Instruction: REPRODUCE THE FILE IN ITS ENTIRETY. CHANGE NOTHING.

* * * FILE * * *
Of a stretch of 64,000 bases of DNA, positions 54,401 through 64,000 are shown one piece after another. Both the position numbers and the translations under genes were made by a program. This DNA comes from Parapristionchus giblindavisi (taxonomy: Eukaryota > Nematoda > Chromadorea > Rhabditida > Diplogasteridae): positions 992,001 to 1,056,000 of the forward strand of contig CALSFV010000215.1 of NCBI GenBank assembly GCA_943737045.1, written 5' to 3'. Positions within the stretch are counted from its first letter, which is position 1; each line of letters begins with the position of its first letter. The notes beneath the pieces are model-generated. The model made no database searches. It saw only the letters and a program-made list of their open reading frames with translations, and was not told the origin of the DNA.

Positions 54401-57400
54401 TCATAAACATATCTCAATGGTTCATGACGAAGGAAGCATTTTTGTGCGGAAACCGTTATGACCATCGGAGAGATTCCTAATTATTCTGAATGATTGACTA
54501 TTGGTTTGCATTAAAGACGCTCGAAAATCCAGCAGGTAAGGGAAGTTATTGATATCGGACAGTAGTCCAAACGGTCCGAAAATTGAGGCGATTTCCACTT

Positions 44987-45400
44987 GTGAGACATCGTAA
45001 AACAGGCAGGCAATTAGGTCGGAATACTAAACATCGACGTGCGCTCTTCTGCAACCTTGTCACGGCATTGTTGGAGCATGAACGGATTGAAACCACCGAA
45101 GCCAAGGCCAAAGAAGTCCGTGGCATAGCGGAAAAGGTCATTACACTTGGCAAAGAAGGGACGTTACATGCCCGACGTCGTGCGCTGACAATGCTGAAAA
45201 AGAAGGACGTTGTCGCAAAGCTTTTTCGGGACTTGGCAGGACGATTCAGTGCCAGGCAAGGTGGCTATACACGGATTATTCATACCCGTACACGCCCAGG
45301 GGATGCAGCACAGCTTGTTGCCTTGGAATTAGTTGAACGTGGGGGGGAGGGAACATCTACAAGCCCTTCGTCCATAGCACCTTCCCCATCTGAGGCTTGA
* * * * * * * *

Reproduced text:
Of a stretch of 64,000 bases of DNA, positions 54,401 through 64,000 are shown one piece after another. Both the position numbers and the translations under genes were made by a program. This DNA comes from Parapristionchus giblindavisi (taxonomy: Eukaryota > Nematoda > Chromadorea > Rhabditida > Diplogasteridae): positions 992,001 to 1,056,000 of the forward strand of contig CALSFV010000215.1 of NCBI GenBank assembly GCA_943737045.1, written 5' to 3'. Positions within the stretch are counted from its first letter, which is position 1; each line of letters begins with the position of its first letter. The notes beneath the pieces are model-generated. The model made no database searches. It saw only the letters and a program-made list of their open reading frames with translations, and was not told the origin of the DNA.

Positions 54401-57400
54401 TCATAAACATATCTCAATGGTTCATGACGAAGGAAGCATTTTTGTGCGGAAACCGTTATGACCATCGGAGAGATTCCTAATTATTCTGAATGATTGACTA
54501 TTGGTTTGCATTAAAGACGCTCGAAAATCCAGCAGGTAAGGGAAGTTATTGATATCGGACAGTAGTCCAAACGGTCCGAAAATTGAGGCGATTTCCACTT

Positions 44987-45400
44987 GTGAGACATCGTAA
45001 AACAGGCAGGCAATTAGGTCGGAATACTAAACATCGACGTGCGCTCTTCTGCAACCTTGTCACGGCATTGTTGGAGCATGAACGGATTGAAACCACCGAA
45101 GCCAAGGCCAAAGAAGTCCGTGGCATAGCGGAAAAGGTCATTACACTTGGCAAAGAAGGGACGTTACATGCCCGACGTCGTGCGCTGACAATGCTGAAAA
45201 AGAAGGACGTTGTCGCAAAGCTTTTTCGGGACTTGGCAGGACGATTCAGTGCCAGGCAAGGTGGCTATACACGGATTATTCATACCCGTACACGCCCAGG
45301 GGATGCAGCACAGCTTGTTGCCTTGGAATTAGTTGAACGTGGGGGGGAGGGAACATCTACAAGCCCTTCGTCCATAGCACCTTCCCCATCTGAGGCTTGA